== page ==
Sixty years ago today, Brooklyn Dodgers superstar Jackie Robinson, who’d broken baseball’s color barrier just 15 years earlier, was inducted into the Baseball Hall of Fame. In his induction speech in Cooperstown, New York, Robinson singled three people for helping him make it through that hellish first year with the Dodgers: team president and general manager Branch Rickey, his mother, Mallie, and his wife, Rachel.
“I want to thank all of the people throughout this country who were just so wonderful during those trying days,” he added. “I appreciate it at no end. It’s the greatest honor any person could have and I only hope that I’ll be able to live up to this tremendously fine honor.”
Robinson’s impressive play on the field speaks for itself: He was the National League’s most valuable player in 1949, and he helped lead the Dodgers to the World Series title in 1955. But he did that in the face of at-times viciously racist taunts from opposing players and fans who deeply wanted baseball’s first Black player in the modern era to fail, and to fail publicly.
As Robinson wrote in Jackie Robinson: My Own Story, published in 1948, Rachel Robinson had warned him about his temper heading into that first spring training in 1947. “Because I was a Negro, I knew I had to remain calm all the time,” he wrote. “My wife also knew it, and she kept drilling the admonition into my mind. I guess she half-believed I was hot-headed, because she had been present several times when I had encountered discrimination and had seen me get so angry that I had almost blown up.”
Robinson went on to describe what he calls “the first racial ‘incident,'” in a three-game series against the Philadelphia Phillies in Brooklyn that April:
The Phillies, led by their very able manager, Ben Chapman, are great bench-riders. The first time I stepped up to the plate, they opened up full blast. “Hey, you black Nigger,” I heard one of them yell. “Why don’t you go back where you came from?” Then I heard another one shout: “Yeah, pretty soon you’ll want to eat and sleep with white ball players!” As the jockeying continued on this level, I almost lost my head. I started to drop my bat and go over and take a sock at one of them.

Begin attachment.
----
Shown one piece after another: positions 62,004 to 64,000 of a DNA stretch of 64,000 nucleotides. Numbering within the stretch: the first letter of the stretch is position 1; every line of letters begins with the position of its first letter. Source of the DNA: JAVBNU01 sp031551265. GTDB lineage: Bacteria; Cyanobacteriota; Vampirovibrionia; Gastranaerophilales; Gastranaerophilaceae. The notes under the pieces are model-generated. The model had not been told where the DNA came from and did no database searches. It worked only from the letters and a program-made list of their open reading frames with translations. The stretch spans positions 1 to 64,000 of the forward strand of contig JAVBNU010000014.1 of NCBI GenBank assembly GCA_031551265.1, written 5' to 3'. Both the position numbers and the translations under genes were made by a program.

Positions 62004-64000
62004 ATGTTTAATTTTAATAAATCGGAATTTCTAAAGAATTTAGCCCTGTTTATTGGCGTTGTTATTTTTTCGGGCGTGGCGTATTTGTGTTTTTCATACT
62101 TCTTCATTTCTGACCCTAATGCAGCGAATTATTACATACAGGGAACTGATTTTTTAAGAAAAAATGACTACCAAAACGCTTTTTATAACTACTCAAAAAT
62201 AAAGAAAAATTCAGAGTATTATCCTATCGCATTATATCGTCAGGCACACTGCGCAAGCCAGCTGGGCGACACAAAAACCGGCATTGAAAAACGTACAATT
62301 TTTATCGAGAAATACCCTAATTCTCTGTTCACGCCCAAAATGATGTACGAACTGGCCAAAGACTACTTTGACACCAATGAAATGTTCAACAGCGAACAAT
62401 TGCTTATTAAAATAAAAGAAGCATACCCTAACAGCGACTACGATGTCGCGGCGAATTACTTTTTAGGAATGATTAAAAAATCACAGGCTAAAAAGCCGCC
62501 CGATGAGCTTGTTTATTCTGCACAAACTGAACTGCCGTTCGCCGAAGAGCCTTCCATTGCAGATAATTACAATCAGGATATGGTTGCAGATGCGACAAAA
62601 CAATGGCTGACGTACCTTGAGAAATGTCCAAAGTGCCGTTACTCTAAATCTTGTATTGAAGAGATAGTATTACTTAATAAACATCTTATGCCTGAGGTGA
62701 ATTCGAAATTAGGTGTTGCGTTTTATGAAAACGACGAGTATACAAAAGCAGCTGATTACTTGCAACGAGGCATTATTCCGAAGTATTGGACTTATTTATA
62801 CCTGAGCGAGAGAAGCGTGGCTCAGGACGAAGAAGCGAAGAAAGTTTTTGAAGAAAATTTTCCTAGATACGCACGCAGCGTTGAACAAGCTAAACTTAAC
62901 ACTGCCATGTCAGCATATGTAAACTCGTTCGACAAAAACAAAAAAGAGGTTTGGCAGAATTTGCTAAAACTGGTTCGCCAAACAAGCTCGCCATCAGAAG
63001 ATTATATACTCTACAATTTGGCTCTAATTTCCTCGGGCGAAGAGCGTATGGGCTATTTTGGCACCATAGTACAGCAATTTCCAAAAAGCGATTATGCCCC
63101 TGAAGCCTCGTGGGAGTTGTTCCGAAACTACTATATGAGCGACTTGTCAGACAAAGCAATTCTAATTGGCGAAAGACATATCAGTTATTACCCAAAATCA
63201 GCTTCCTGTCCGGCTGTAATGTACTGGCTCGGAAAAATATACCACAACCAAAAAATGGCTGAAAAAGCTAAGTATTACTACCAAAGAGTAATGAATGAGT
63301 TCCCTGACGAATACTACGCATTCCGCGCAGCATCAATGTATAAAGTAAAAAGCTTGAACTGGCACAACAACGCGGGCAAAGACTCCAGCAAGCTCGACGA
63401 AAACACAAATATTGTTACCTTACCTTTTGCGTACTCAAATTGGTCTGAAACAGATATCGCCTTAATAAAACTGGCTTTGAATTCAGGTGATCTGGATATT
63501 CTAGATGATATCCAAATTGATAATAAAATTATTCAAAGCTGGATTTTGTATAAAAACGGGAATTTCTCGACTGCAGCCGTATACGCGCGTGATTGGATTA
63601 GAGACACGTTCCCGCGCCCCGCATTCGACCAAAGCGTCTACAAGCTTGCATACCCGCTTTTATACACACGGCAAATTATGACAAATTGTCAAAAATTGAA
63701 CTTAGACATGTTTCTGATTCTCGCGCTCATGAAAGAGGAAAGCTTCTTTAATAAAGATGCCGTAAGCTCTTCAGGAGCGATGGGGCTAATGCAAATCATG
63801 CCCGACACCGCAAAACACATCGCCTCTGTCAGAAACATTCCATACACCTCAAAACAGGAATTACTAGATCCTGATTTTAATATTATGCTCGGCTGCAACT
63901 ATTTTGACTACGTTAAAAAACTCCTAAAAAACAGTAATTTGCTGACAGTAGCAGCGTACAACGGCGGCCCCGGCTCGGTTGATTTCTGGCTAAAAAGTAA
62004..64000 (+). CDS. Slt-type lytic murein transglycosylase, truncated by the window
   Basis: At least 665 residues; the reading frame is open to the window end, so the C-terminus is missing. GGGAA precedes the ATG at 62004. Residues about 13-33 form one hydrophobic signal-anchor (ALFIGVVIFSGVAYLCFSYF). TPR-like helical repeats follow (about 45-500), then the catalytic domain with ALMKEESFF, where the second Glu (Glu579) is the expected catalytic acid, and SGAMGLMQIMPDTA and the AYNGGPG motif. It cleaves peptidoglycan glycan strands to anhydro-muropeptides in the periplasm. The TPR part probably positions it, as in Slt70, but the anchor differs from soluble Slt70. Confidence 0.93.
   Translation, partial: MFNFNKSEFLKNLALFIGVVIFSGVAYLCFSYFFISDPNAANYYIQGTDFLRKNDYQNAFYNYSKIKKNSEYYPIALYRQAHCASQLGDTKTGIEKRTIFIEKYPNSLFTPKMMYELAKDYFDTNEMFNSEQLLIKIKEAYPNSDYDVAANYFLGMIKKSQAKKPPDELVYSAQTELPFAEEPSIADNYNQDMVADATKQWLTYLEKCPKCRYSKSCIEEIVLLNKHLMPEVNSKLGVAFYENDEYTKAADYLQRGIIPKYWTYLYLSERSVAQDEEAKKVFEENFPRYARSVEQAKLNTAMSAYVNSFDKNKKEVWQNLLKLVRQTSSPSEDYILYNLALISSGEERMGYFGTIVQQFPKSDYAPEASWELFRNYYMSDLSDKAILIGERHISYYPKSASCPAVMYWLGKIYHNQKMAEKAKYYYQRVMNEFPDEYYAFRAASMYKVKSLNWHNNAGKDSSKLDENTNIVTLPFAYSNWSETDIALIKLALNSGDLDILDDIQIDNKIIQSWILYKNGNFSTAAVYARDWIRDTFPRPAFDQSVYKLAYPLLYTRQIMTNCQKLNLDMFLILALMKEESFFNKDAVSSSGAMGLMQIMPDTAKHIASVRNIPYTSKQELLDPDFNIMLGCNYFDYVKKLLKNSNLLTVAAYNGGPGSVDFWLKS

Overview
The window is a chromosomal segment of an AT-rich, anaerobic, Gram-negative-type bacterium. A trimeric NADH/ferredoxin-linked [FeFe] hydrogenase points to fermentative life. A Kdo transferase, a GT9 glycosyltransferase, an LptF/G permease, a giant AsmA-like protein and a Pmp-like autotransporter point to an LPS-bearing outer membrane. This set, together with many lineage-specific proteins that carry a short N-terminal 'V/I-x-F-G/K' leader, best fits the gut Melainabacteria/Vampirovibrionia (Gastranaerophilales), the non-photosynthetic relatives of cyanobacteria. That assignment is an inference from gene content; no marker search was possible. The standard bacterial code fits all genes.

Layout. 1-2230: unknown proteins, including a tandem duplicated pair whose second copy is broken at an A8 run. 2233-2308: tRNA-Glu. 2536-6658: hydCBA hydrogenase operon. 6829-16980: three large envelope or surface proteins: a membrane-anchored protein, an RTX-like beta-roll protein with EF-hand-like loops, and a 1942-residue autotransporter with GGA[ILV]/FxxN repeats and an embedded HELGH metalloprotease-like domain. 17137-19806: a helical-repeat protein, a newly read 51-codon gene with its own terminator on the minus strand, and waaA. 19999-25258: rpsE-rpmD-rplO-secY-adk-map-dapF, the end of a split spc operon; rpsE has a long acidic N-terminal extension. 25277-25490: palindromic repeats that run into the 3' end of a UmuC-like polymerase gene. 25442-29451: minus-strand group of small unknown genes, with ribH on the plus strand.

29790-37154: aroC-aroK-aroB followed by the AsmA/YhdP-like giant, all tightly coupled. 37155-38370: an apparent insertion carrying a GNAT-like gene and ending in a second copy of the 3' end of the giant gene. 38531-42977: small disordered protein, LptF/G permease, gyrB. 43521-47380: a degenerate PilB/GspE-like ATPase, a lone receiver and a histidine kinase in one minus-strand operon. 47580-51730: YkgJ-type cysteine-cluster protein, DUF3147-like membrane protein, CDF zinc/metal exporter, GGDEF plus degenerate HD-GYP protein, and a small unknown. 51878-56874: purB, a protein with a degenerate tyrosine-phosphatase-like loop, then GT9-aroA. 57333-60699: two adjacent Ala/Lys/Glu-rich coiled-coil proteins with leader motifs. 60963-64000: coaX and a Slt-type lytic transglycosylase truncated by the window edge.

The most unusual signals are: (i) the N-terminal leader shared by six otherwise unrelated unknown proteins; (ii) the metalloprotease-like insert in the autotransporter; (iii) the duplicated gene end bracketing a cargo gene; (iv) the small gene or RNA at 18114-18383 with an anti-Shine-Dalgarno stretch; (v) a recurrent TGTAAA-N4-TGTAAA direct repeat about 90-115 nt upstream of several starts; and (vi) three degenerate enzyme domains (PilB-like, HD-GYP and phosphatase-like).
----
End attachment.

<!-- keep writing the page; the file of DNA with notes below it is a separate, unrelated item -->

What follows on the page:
Robinson elaborated in a later autobiography, 1978’s I Never Had It Made: An Autobiography:
For one wild and rage-crazed minute I thought, “To hell with Mr. Rickey’s noble experiment.” It’s clear it won’t succeed…I thought what a glorious, cleansing thing it would be to let go. To hell with the image of the patient Black freak I was supposed to create. I could throw down my bat, stride over to that Phillies dugout, grab one of those white sons of bitches and smash his teeth in with my despised Black fist. Then I could walk away from it all.
Of course, he didn’t stomp over to the Phillies dugout and start a brawl. As he wrote in his first book, “I remembered Branch Rickey’s warning me of what I’d have to take without losing my temper. So I pretended I didn’t hear them. I gritted my teeth and vented some of my anger on a solid single.”
Robinson faced dozens of incidents like this through his first year in the big leagues. But by the end of 1947, he was baseball’s rookie of the year, and the Dodgers won the pennant.